Stephen Bird

Hi Dave,

Yes, I agree the collagen looks hypo echoic in long axis and hence I don’t trust long axis imaging and depend heavily on short axis assessment.
Short axis is reproducible and reliable.

I also agree there is usually pain with sonopalpation of the ischial tuberosity if there is enthesopathy or tendinosis present. A lack of pain and a hypo echoic , swollen tendon would indicate old disease that is now asymptomatic.
As far as a provocative manoeuvre goes, I would need to consult a sports and exercise physican to find out what clinical test is most reliable.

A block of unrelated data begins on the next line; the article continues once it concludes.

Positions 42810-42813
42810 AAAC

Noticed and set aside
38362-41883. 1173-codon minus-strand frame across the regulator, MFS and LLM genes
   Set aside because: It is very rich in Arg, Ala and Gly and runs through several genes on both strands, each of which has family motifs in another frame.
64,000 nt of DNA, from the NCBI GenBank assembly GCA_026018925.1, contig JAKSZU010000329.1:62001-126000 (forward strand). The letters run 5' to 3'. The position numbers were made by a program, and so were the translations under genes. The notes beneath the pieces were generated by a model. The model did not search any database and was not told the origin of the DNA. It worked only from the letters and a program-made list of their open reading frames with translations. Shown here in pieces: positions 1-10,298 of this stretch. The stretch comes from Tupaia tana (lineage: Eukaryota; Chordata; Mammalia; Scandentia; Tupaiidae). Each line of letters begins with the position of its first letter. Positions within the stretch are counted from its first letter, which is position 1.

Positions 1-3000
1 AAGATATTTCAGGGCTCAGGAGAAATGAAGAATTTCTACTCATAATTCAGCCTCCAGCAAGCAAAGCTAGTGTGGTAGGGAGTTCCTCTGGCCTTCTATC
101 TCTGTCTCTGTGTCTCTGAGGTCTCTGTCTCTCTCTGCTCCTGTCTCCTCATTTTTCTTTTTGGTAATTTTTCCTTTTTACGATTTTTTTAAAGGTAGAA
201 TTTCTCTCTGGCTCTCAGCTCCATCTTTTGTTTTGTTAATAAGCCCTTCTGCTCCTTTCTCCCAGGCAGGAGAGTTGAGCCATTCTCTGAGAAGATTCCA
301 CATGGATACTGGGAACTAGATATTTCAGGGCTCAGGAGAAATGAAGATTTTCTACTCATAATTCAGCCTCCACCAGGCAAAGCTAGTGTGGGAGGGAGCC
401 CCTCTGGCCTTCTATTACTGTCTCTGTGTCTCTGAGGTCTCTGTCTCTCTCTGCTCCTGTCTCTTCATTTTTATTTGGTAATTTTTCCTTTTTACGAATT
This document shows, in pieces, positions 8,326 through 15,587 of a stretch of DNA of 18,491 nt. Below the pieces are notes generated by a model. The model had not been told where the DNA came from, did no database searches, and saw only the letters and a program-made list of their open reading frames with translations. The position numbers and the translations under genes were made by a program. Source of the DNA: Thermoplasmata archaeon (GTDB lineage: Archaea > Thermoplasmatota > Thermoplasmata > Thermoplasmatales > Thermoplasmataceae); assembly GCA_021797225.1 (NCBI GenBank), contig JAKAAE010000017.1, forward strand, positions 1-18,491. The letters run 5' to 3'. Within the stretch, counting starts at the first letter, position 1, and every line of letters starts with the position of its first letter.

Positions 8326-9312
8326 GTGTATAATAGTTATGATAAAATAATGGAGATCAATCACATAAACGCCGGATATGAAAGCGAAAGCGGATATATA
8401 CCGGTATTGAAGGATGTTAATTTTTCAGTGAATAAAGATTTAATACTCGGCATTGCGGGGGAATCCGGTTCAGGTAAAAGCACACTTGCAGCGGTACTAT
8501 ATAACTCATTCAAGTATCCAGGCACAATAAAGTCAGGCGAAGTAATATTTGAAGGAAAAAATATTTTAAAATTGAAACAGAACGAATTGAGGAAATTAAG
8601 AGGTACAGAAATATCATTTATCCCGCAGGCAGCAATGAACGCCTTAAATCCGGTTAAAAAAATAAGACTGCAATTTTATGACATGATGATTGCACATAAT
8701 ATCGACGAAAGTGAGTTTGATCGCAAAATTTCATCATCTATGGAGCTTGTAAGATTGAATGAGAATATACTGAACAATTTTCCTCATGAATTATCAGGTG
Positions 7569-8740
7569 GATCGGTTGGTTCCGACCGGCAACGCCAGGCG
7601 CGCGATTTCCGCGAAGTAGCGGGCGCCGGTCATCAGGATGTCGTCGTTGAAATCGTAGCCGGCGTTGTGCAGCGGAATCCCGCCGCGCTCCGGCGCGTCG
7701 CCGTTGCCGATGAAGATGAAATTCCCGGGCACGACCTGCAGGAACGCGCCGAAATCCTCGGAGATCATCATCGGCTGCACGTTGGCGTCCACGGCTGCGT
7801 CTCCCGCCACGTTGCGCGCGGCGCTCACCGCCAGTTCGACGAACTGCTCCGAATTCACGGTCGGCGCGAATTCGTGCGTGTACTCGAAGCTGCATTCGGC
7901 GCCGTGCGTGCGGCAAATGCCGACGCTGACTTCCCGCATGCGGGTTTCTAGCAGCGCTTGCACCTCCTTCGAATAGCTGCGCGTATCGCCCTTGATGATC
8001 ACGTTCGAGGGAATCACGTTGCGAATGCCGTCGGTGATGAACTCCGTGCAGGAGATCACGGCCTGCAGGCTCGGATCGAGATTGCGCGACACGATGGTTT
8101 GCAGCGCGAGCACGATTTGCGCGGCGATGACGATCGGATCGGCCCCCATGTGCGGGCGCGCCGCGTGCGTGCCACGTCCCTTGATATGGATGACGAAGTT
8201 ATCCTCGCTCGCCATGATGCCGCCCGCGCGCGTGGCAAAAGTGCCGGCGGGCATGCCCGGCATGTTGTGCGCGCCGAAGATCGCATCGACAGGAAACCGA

FAI is a different topic.
You can see early OA changes on ultrasound and paralabral cysts from the early labral degeneration / tears. These are clues to the presence of FAI.
With Cam type FAI you may see that the femoral head / neck contour is not as you would expect and the femoral head continues to bulge down into the expected neck area. You lose the typical “slippery slide” contour from the head down to the neck. You especially see this just lateral to the midline of the femoral neck and you may see an associated bony defect in the lateral margin of the acetabular rim.
I can not see pincer type FAI on ultrasound, just the OA and labral changes associated with it.
In the end a plain radiograph series is always essential.


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